I may have another enhancement for timers, I need to run 1, 5 and 15 minutes timers, and I need them to fire “close” to the associated clock times. It’s not a big deal for the 1-minute timer, but as you get to 5 and 15, they could fall anywhere in the interval depending on when the process starts, and it would be nice to be able to have them (optionally) fire roughly on the clock time interval (00:05, 00:10, 00:15, 00:20 or 00:15, 00:30, 00:45). I’ll push a separate PR for that once this change is finished.

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#6

Thanks Bob. I’ve approved your PR.

Clock-time intervals sounds like a useful feature. Depending on the implementation though, I’d be tempted to outsource it to something like an external cron or scheduler. The timer is quite limited in the sense that it operates per service instance, rather than having any awareness of the cluster when there are multiple service instances. The usefulness of cron-like scheduling but only applied to a single instance may be quite small.

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#7

Thanks Matt. I was thinking of just using a modulo on the current time to do the interval implementation, so it would be a variation of “eager” in that it would (possibly) fire the first timer earlier than the interval would indicate, and from that point on its the same as the current implementation. I agree that anything more complicated should be implemented somewhere else. I could also make it a new class, e.g. SyncTimer(Timer), rather than modifying the existing Timer if that makes more sense.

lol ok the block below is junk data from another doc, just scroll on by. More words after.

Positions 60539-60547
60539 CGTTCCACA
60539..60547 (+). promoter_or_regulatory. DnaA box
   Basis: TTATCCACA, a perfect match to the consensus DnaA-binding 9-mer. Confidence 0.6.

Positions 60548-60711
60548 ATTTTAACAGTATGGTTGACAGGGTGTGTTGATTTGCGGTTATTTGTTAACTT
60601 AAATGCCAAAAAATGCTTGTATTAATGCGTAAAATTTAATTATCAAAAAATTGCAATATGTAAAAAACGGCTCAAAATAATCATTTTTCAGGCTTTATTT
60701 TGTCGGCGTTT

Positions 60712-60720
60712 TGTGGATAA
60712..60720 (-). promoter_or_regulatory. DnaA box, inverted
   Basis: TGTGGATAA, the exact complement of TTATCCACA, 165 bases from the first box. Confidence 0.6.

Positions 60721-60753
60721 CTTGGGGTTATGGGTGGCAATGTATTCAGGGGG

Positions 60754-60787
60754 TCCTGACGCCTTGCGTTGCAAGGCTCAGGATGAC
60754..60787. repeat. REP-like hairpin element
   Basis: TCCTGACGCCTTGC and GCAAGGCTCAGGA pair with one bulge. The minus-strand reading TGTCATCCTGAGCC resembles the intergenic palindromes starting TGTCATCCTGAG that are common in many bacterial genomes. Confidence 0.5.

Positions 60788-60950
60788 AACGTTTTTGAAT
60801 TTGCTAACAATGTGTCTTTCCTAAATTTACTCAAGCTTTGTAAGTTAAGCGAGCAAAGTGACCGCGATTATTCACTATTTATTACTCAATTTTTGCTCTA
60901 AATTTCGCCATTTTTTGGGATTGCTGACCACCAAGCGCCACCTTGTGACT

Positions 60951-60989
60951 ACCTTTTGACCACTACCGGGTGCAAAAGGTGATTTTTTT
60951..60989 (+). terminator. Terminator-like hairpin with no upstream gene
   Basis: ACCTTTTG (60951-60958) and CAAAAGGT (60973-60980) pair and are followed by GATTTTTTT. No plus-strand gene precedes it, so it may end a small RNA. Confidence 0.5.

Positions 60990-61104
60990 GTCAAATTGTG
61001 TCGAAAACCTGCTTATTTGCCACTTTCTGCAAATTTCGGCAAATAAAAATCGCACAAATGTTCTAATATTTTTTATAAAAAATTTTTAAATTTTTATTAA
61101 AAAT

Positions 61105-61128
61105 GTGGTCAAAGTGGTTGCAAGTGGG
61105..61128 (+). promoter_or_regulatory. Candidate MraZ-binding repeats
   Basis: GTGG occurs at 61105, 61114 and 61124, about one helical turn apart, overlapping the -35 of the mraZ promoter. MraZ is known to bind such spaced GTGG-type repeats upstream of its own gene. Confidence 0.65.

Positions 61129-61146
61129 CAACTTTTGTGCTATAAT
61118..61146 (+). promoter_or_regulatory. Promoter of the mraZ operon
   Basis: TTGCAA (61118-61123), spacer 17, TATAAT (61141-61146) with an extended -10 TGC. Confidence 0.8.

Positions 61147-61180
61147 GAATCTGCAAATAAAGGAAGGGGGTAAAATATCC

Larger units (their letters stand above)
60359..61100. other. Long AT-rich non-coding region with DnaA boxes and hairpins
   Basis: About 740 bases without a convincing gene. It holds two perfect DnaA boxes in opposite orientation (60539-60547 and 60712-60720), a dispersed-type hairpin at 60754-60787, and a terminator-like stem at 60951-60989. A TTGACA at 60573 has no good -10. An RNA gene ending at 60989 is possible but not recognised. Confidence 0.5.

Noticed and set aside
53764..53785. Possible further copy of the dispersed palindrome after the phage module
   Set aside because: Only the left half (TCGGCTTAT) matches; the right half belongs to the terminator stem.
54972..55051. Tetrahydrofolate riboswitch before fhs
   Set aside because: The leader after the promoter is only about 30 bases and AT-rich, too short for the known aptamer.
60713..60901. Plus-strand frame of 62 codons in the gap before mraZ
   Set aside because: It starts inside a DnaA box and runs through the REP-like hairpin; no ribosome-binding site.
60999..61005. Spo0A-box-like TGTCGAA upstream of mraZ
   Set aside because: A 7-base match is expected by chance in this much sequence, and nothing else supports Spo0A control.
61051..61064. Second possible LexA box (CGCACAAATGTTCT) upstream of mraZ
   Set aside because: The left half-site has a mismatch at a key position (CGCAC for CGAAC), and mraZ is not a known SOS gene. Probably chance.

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#8

@mattbennett - the changes in #579 cause the entrypoint to wait for the previous timer execution to finish before running the next execution, so a long-running entrypoint will delay subsequent timer executions, and could potentially “skip” an interval.

The previous implementation would support overlapping entrypoint execution, regardless of how long the entrypoint took to execute. I think the “wait” changes in 579 should be enabled with a flag to prevent breaking existing scenarios.

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#9

Enabling “wait” with a flag makes sense to me. The change in #579 makes the timer behave in the way it’s actually documented (after the worker has executed “sleep however long is left of our interval, taking off the time we took to run”).

#579 is in master but hasn’t been released yet, so we have a chance to improve it. The next release will be flagged as “backwards incompatible” for the timer whatever happens, because even starting to conform to the documented behaviour may be unexpected by existing users.

Re: clock-time intervals, your plan sounds good. Happy for it to be the same class as long as the interface is clear.

Thanks very much.

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#10

Hi folks,

Nice catch with the clock drift Bob!

Just adding my 2p. Feel free to ignore since my involvement is much decreased these days. Re clock-time intervals: this behaviour sounds a bit niche to me, and in general i would favour keeping the library of bundled extensions and their apis smaller rather than larger. Like other frameworks, we should make sure we have enough framework support to make shipping behaviours as third party libraries easy, and then encourage that.

Best,
David